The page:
Shall We Dance? (1996)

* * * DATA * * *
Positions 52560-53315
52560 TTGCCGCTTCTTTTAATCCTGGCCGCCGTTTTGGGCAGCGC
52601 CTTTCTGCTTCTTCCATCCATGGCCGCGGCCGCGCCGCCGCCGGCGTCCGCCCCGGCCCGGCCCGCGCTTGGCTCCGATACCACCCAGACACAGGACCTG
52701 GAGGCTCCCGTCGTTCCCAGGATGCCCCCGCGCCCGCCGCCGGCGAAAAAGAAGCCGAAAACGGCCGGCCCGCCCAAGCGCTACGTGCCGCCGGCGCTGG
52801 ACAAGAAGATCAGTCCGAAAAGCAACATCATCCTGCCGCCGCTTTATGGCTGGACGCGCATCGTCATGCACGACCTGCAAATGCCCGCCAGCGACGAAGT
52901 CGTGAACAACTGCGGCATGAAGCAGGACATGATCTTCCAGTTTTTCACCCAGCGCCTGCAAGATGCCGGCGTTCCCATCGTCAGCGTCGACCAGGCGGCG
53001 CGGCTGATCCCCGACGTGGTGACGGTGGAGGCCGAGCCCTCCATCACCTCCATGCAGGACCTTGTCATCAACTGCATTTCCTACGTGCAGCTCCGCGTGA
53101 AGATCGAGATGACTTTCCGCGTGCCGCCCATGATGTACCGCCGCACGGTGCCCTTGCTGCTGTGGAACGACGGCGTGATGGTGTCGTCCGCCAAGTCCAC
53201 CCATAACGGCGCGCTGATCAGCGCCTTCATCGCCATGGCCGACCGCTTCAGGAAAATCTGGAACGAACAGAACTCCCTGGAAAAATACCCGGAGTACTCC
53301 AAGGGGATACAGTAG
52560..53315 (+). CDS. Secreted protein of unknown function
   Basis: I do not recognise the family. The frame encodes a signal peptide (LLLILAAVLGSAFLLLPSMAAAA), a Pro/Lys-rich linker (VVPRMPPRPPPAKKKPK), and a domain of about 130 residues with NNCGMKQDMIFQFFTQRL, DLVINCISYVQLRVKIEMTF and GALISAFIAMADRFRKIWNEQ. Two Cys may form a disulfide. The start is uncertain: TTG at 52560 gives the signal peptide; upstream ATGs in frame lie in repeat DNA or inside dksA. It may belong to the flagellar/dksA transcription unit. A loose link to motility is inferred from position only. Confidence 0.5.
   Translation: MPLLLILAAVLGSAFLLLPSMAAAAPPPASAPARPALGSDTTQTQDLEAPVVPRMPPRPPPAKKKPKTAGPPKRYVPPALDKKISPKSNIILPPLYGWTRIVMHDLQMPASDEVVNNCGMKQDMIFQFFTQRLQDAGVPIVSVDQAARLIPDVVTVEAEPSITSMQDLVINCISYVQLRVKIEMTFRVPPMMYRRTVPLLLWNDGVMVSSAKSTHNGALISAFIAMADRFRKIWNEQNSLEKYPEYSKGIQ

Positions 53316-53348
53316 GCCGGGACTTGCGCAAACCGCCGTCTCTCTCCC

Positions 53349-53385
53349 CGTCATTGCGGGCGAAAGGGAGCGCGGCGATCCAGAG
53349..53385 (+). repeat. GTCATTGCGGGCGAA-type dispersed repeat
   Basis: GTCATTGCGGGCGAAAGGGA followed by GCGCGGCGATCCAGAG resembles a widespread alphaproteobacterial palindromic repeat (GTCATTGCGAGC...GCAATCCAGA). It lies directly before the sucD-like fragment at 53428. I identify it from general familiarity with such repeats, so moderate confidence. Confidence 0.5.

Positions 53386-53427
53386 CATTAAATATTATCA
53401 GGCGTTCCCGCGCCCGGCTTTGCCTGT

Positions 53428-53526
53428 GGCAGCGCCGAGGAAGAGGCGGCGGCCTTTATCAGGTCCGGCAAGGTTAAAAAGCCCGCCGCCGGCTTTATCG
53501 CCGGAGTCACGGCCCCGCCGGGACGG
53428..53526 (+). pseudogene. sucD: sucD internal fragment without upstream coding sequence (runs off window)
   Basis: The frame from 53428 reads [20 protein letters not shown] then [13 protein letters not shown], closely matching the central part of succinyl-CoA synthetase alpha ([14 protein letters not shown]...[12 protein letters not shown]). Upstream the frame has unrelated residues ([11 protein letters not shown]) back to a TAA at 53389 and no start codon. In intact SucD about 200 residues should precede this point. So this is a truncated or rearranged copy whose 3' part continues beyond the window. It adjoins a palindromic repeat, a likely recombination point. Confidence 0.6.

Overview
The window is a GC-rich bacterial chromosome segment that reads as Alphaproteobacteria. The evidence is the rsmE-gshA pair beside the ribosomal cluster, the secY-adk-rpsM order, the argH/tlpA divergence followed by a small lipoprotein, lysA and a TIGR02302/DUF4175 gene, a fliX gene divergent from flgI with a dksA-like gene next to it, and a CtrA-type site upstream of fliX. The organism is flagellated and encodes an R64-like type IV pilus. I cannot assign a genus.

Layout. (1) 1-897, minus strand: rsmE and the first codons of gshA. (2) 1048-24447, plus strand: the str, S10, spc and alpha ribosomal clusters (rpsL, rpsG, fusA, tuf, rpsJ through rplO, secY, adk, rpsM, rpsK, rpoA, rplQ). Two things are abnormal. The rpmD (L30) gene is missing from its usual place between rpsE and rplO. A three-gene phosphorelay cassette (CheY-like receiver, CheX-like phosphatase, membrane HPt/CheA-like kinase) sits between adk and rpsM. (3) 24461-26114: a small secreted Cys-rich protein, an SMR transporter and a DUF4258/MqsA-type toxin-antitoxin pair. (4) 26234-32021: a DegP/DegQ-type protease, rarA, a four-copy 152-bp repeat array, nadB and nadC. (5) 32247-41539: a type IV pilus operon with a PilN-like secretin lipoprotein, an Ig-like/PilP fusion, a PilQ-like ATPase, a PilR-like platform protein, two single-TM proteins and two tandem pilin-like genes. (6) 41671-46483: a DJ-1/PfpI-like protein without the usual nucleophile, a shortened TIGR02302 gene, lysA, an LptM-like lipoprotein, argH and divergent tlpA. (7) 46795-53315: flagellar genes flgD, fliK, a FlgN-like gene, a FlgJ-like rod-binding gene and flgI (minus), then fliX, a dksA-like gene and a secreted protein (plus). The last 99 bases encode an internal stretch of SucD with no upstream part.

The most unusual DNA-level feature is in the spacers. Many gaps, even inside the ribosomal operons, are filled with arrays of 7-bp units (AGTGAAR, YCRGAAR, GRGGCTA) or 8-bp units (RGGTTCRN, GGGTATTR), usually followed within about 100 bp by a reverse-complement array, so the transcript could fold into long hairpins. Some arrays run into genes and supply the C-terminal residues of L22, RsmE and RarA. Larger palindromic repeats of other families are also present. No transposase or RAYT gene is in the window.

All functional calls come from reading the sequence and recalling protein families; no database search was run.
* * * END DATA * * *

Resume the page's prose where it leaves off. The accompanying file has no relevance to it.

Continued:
Everyone who's ever sighed over a Ginger Rogers-Fred Astaire number or dreamed of swirling around a ballroom floor in a sparkly gown and high heels is bound to love Shall We Dance?, an engaging 1996 comedy about the sheer joy of dance. And if you happen to know a little bit about Japanese culture, you'll probably appreciate it all the more. As hero Shohei Sugiyama (Koji Yakusho) an accountant frustrated by his predictable life who finds a new spark thanks to an impulsive decision to take dance lessons explains, anything remotely resembling effusive, demonstrative intimacy is the height of embarrassment in Japan. That's why most of the people he meets at the Kishikawa School of Dancing are slightly defensive about their reasons for being there and why most of them keep their hobby a secret. The married Sugiyama has more cause to be close-mouthed than the rest; he was drawn to the school by the sight of melancholy instructor Mai (Tamiyo Kusakari) standing in the window, and he can't shake his fascination with her. But as his lessons progress, Sugiyama discovers that he loves ballroom dance for itself, for the freedom and happiness it gives him. Meanwhile, his wife, Masako (Hideko Hara), suspicious about her husband's frequent absences and new attitude, takes matters into her own hands and doesn't quite know what to think when she discovers the truth. Sugiyama has discovered a physical way to express how he feels, but in order to save his relationship, he'll have to find a way do the same emotionally. Yakusho is a study in nerves and gentlemanliness as Sugiyama, who starts out with two left feet but gradually becomes graceful and confident. He's surrounded by a great cast of colorful supporting players blowsy Toyoko (Eriko Watanabe), fiercely enthusiastic Aoki (Naoto Takenaka), maternal Tamako (Reiko Kusamura), fussy Hattori (Yu Tokui), and awkward Tanaka (Tomio Aoki) all of whom help Sugiyama realize that not only has he discovered a new pastime, but he's also found a new community that likes him for who he is, dance shoes and all. Former champion Mai has her own journey to complete, and it's to the movie's credit that she and Sugiyama are allowed to find their way without falling victim to the expected cinematic clichés. Shall We Dance?, which inspired the 2004 remake starring Richard Gere, Susan Sarandon, and Jennifer Lopez (which was actually quite charming, despite the general critical reaction), manages to be both heartwarming and original, all while leaving you wishing it was you quick-stepping for the judges. Buena Vista/Miramax presents the film on DVD in a good anamorphic transfer (1.85:1) with Japanese Dolby 2.0 Surround audio (English, French, and Spanish subtitles are available). Lamentably, the only extra is an 11-minute promo featurette for the Gere/Lopez remake (can you say synergy?). Keep-case.